VAPOR FINE DINING RESTAURANT


Call it serendipity or call it a given - either way, on an especially rainy day when I couldn't be bothered to make the walk down to Old Town for dinner, I discovered that  Hotel Bellevue Dubrovnik has its own Michelin-starred fine dining restaurant. Vapor is a chic, "jet-set casual" space with floor-to-ceiling windows offer a stunning seaside view, adding to the airy and bright yet cozy atmosphere of the restaurant. 

Luckily I was hungry during off-peak hours so I got to enjoy Vapor before the dinner crowd arrived. The Executive chef Saša Računica is one of Croatia's best, known for traditional Croatian cooking with his own fresh new twist. All the ingredients are regional and seasonal, depending on the availability of fresh produce. I enjoyed a Dalmatian classic - black noodles with lobster. Perfection.


CAPTION
CAPTION

Having spent the first 3 out of my 4 days in Dubrovnik either on the road, elsewhere (in Montenegro), or hiding from the rain, it was a relief when the sun came out to play on my last day...



OLD TOWN


Dubrovnik is definitely one of Europe's 'worst kept secrets' thanks to Croatia being the new, relatively inexpensive, and terror attack-safe alternative to other sunny European cities. With the city's nickname as "The Pearl of The Adriatic" there's no doubting that Dubrovnik's Old Town is a sight to behold: a maze-like city of white limestone streets and baroque buildings topped with distinctive terracotta-orange roof tiles, encapsulated by centuries-old fortified walls. The city survived devastating damage in 1991 during the break up of Yugoslavia, but after over a decade of restoration work, Dubrovnik returned with a vengeance as one of the top tourist destinations in the Mediterranean.

WALLS OF DUBROVNIK


I started my first real morning of sightseeing (and last day in Croatia) with a walk along Dubrovnik's famous 14th-century city walls. This UNESCO Heritage Site was one of the great fortification systems of the Middle Ages, having never been breached by a hostile army during that time period. Of course, these days the Walls of Dubrovnik are famous as the fortified port city of King’s Landing in Game of Thrones (no special effects needed) but the hordes of GoT enthusiasts livin' la vida Lannister didn't put me off - with an uninterrupted course of nearly 2,000 metres and a height of up to 25 metres, there was enough wiggle room for everyone to enjoy the best views of the city and the sea.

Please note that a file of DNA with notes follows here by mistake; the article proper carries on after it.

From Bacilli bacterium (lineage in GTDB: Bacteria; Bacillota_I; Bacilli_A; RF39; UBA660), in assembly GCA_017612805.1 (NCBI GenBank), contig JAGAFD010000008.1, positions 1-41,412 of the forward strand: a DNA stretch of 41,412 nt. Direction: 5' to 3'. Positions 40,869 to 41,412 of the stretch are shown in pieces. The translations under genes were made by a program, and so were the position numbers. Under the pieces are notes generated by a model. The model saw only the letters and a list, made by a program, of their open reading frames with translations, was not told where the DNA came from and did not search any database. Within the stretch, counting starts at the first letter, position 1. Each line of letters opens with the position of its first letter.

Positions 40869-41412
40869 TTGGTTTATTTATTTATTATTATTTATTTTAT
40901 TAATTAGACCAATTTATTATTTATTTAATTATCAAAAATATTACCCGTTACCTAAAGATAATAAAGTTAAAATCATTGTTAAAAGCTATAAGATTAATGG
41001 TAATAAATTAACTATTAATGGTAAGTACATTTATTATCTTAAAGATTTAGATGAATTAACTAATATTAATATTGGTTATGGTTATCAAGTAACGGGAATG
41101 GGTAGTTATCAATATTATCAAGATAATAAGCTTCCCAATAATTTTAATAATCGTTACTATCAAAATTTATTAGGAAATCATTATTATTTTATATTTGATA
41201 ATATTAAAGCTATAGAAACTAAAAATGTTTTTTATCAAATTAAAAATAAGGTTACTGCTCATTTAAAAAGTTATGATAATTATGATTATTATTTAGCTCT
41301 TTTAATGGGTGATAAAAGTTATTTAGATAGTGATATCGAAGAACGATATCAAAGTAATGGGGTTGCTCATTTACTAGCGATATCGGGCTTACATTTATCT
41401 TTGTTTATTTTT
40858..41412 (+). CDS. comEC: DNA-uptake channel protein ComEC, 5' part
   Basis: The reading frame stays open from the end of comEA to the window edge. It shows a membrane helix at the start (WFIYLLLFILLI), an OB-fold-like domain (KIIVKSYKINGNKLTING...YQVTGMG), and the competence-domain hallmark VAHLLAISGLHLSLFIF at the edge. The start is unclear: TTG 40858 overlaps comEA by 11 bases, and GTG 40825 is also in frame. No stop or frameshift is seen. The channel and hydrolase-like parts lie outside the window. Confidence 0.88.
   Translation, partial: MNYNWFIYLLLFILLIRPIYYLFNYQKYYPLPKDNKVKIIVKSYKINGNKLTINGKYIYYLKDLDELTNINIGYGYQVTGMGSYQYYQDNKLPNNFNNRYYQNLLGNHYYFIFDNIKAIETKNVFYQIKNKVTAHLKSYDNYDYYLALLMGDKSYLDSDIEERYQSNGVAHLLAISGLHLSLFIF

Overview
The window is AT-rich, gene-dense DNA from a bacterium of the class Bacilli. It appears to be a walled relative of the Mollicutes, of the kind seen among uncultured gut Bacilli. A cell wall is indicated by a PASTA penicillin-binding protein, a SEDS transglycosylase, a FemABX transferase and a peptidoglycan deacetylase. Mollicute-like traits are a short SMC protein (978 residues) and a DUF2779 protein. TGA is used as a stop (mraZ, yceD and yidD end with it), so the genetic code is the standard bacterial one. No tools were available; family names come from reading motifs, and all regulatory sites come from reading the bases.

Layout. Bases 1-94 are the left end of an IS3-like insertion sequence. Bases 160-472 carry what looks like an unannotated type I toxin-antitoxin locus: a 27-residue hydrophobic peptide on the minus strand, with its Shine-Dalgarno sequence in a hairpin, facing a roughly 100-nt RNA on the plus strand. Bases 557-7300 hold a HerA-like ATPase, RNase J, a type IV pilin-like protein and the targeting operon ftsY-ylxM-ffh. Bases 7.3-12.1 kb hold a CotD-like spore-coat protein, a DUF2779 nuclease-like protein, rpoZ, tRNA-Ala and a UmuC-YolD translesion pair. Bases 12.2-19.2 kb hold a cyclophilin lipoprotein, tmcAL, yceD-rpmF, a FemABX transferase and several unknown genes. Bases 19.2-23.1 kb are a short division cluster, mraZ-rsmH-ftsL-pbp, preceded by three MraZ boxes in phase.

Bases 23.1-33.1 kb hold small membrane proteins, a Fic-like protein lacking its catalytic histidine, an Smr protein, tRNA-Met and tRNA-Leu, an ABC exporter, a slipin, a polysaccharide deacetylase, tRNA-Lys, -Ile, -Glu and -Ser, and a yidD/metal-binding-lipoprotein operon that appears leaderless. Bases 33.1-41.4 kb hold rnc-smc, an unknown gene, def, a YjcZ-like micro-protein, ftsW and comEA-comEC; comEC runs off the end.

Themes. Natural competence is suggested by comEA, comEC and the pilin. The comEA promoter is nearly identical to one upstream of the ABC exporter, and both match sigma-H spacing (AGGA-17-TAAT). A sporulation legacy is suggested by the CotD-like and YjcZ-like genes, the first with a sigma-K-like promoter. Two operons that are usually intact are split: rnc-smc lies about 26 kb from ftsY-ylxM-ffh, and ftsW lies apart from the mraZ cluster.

20 Days, 20 Cities, 6 Countries - Part 10: Dubrovnik, Croatia



20 Days, 20 Cities, 6 Countries - Part 10: Dubrovnik, Croatia




20 Days, 20 Cities, 6 Countries - Part 10: Dubrovnik, Croatia

NOOKS & CRANNIES

With time to kill between my morning walk along the city walls and lunch, I couldn't ask for a better city to meander in. Dubrovnik is my idea of the perfect city break destination: a completely pedestrianised, compact and walkable packed to within an inch of itself with places of historical interest. Every nook and cranny reveals a curious sight. For starters, the Franciscan Monastery and Museum with Korean ladies queueing to enter its famous Old Pharmacy to buy skincare products, the 15th century Gothic-Renaissance Dominican Monastery & Museum heaving with an impressive art collection, Rector's Palace (site of Dubrovnik Museums), the Dubrovnik Cathedral, or the graceful Corinthian columns of Sponza Palace...all within a 7 minute walking distance. 

Even the window shopping here takes the 'nook and cranny' phrase literally - be it ladies in Croatian national dress selling traditional woven fabrics from her 'hole-in-the-wall' stall, or upscale designer boutiques nestling within spaces carved into the city's stone walls.

All the attractions, restaurants, and shops in the Old Town are so seamlessly integrated with the layout and structural integrity of the historical city. It's easy to spend a day, or several, playing 'treasure hunt' - bonus points if you spot a Croatian 'catloaf' (for some reason there are no stray dogs but plenty of cats) getting cozy among the ruins. 




20 Days, 20 Cities, 6 Countries - Part 10: Dubrovnik, Croatia

20 Days, 20 Cities, 6 Countries - Part 10: Dubrovnik, Croatia


PROTO

"This long-standing, family-owned fish and seafood restaurant in the heart of the Old City has a loyal local following and attracts many foreign visitors too. Those in the know head to the lovely hidden roof terrace to enjoy the carefully prepared seasonal Mediterranean dishes; go for the catch of the day." - MICHELIN GUIDE